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Ampulla  

Gordon Campbell

[ampul]

Small vessel, usually made of glass, used in ancient Rome and later in the Western church, for holding consecrated oil, or for other sacred uses.

V. Ascani: ‘Ampolla’, Enciclopedia dell’arte medievale, 1 (Rome, 1991), pp. 524–6C. Lambert and P. Pedemonte Demeglio: ‘Ampolle devozionali ed itinerari di pellegrinaggio tra IV e VII secolo’, Antiquité tardive: Revue internationale d’histoire et d’archéologie, 2 (1994), pp. 205–31W. Anderson: ‘An Archaeology of Late Antique Pilgrim Flasks’, Anatolian Studies: Journal of the British Institute at Ankara, 54 (2004), pp. 79–93G. Frank: ‘“Loca Sancta” Souvenirs and the Art of Memory’, Pèlerinages et lieux saints dans l’antiquité et le moyen âge: Mélanges offerts à Pierre Maraval: 2006, ed. B. Caseau, J.-C. Cheynet and V. Déroche (Paris, 2006), pp. 193–201S. Bangert: ‘Menas Ampullae: A Case Study of Long-Distance Contacts’, Incipient Globalization?: Long-Distance Contacts in the Sixth Century, ed. A. Harris, Reading Medieval Studies, 32; Brit. Archaeol. Rep., Int. Ser., 1644 (Oxford, 2007), pp. 27–33...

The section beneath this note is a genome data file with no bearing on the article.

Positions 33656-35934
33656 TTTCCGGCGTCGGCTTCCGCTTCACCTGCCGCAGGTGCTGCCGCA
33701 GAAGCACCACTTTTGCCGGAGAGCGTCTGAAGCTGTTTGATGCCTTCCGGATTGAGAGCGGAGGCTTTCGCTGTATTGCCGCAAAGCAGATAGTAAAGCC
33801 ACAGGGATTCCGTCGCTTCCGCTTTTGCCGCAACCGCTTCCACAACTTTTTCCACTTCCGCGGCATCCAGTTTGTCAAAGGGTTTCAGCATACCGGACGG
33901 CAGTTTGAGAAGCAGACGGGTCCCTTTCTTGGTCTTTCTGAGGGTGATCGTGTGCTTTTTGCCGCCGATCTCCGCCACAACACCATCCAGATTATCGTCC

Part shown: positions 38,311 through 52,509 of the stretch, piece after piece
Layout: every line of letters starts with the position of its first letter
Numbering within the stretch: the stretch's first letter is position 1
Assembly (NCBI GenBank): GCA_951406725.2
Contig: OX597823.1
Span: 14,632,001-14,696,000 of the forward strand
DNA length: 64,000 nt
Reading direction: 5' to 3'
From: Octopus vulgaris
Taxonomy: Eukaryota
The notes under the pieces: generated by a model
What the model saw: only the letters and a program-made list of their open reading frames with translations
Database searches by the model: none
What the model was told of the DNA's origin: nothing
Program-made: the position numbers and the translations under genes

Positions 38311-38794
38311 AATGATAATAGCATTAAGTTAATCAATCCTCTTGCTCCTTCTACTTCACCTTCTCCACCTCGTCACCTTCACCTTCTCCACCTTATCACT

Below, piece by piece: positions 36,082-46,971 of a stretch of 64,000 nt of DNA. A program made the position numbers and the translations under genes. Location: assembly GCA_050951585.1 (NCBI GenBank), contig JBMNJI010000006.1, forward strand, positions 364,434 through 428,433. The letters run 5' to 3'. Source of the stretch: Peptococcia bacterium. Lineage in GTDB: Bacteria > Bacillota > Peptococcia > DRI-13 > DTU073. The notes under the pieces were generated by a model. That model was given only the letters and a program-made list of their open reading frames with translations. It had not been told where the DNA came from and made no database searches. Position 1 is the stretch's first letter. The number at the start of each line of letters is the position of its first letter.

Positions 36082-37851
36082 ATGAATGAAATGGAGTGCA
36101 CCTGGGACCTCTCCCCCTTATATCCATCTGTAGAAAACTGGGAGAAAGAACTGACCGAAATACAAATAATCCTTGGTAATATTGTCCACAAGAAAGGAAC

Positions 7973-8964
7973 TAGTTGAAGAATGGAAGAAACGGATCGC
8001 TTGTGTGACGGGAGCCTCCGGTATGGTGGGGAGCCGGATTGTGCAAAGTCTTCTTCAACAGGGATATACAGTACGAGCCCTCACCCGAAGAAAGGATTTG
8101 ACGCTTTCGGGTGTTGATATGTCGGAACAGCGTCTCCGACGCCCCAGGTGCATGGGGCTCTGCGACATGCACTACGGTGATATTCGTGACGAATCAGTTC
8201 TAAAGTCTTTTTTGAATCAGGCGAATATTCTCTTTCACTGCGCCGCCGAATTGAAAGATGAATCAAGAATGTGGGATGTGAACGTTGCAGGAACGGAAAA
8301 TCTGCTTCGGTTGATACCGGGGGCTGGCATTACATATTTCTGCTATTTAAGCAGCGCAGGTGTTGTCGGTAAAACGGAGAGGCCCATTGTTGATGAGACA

Article

Gordon Campbell

Product of a technique first used in ancient Egypt and later developed in ancient Rome. The outer of two superimposed layers of glass was ground away to leave a pattern consisting of a pattern standing in relief on a contrasting ground, usually white on dark blue. The finest surviving example is the Portland Vase (early 1st cent. ...

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Article

Crystal  

Gordon Campbell

[crystal-glass; Ger. Krystallglas; It. vetro di cristallo]

Colourless glass with a high degree of transparency achieved by ther admixture of manganese to the Frit. It is normally used for glass vessels, decanters and wine glasses, and is often cut. The technique was known in ancient Rome and rediscovered in 15th-century Venice, from where it was transmitted all over Europe....